Protection by laws such as the Migratory Bird Treaty Act of 1918 and the Migratory Bird Hunting Stamp Act of 1934 (the Duck Stamp Act) along with the development of the first artificial wood duck nest box in 1937 have helped wood duck populations to soar once again.

Today, the wood duck is the most common duck in Georgia, and it is the number one bird in the bag for Georgia's waterfowl hunters. In 1997, Georgia's hunters harvested over 52,000 wood ducks (43% of the total duck harvest). In contrast, in 1961 (the first year of available USFWS harvest data) only 4,100 wood ducks were harvested in Georgia (20% of the total duck harvest).

Currently, the Georgia Department of Natural Resources operates 90 Wildlife Management Areas across the state. On these areas, almost 2000 wood duck nest boxes are maintained annually. Other agencies (U.S. Forest Service, U.S. Fish and Wildlife Service, and U.S. Army Corps of Engineers) maintain over 500 wood duck nest boxes on their properties. Many private landowners also erect and maintain wood duck nest boxes.

The wood duck, like all other waterfowl species, relies heavily on man's conservation efforts for its continued survival. With the continuing loss of mature, bottomland hardwoods, the naturally-occurring cavities that wood ducks use for nesting remain scarce. By providing artificial nesting cavities, conservationists can help enhance local wood duck populations.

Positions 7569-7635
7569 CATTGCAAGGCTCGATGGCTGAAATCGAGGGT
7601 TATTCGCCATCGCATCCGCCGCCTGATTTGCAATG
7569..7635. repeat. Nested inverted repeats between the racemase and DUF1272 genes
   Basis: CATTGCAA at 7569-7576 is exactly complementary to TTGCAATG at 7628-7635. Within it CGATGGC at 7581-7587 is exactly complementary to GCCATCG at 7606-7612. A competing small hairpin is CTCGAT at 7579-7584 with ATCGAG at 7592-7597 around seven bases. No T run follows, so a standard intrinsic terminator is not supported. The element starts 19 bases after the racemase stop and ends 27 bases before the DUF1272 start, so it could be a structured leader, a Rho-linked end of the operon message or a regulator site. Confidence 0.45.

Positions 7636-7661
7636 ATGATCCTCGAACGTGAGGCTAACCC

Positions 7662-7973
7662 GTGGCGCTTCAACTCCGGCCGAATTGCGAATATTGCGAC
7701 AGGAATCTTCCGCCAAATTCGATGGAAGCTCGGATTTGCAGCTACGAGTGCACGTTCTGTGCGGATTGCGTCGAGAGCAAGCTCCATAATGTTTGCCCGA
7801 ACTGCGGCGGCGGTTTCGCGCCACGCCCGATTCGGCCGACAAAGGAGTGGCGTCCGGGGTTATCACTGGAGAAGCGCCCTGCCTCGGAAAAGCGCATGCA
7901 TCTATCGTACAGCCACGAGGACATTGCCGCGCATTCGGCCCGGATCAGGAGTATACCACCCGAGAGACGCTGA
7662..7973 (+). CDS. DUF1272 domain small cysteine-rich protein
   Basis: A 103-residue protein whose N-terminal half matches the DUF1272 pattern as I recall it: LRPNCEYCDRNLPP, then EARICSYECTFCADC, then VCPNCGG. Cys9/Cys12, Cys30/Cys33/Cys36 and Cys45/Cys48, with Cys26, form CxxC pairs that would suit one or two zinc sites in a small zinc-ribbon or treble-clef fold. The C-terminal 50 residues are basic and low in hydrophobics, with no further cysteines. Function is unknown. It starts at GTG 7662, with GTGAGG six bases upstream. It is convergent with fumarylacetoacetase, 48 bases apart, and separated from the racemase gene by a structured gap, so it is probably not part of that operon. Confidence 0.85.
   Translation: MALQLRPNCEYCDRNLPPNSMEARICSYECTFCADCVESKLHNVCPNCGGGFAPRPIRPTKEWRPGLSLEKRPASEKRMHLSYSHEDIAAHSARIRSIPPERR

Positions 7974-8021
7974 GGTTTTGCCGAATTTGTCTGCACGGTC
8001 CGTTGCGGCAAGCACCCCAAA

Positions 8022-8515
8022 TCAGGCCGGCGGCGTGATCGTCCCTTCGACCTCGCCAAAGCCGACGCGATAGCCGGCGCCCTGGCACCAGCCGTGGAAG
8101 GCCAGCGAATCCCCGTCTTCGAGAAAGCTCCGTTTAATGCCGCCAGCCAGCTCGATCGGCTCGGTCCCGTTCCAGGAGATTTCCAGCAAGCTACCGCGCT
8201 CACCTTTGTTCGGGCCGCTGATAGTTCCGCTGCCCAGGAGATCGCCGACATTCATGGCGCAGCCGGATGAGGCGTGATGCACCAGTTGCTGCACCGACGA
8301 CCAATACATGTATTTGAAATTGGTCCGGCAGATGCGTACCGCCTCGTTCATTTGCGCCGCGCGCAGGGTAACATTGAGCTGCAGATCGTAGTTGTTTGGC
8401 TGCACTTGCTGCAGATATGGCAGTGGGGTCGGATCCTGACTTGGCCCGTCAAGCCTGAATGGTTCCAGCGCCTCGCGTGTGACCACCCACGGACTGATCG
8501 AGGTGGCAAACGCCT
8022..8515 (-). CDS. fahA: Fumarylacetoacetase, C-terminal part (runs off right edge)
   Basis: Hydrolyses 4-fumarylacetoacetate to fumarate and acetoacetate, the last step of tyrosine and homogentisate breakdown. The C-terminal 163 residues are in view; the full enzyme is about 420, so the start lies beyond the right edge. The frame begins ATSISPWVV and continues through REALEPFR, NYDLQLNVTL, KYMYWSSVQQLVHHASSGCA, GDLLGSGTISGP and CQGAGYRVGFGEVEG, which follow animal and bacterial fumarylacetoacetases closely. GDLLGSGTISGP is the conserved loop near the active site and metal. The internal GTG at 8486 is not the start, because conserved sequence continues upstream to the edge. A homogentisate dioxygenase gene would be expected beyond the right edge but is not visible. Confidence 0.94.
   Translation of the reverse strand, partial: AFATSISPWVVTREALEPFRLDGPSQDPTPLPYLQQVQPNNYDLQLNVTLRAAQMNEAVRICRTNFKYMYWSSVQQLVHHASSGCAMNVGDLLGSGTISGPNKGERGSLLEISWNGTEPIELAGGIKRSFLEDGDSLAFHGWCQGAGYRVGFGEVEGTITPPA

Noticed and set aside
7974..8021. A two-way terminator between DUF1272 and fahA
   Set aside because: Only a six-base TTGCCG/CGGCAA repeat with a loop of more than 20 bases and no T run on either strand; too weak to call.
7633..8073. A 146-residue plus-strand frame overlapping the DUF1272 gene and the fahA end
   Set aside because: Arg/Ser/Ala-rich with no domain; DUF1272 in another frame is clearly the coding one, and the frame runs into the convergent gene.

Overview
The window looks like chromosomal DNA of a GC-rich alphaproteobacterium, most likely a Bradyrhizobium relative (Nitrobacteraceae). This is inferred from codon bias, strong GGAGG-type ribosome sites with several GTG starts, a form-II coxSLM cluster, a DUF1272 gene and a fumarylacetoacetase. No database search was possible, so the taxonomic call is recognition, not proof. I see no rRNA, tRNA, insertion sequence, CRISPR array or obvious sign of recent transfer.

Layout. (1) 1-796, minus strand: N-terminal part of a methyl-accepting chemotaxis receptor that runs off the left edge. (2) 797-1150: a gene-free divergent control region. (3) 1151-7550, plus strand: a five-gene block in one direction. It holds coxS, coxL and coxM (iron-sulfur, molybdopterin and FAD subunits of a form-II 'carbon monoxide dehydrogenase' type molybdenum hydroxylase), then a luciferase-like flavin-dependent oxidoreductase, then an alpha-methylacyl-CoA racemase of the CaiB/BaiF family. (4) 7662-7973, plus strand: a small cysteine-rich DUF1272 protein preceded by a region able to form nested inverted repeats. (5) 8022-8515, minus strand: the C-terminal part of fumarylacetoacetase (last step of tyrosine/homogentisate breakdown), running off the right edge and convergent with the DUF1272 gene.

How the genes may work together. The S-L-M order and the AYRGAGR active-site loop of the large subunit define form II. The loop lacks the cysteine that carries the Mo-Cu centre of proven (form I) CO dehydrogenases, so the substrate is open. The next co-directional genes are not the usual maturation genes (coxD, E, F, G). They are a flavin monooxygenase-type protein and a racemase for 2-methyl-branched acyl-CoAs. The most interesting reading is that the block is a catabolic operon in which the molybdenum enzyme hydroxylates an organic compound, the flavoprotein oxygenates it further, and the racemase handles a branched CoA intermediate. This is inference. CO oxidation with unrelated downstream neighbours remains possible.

Mallard Duck

The mallard duck is another common dabbling duck found in Georgia. The mallard makes up 13% of our duck harvest.

  • Breeding Areas - The northern one-third of the U.S, extending northwest across Canada to Alaska.  Breeding mallards seen in Georgia are feral, i.e. escaped or released from captivity, there are no truly wild mallards breeding in Georgia.
  • Breeding Habitat - Prairie parklands, open grassy areas with isolated, small wetlands.
  • Average Clutch Size - 9 eggs
  • Incubation - 28 days
  • Average Nest Success - 35-40%
  • Adult Survival - 45-50%
  • Wintering Areas - Mississippi River delta between Cape Girardeau, Mo., and the Gulf of Mexico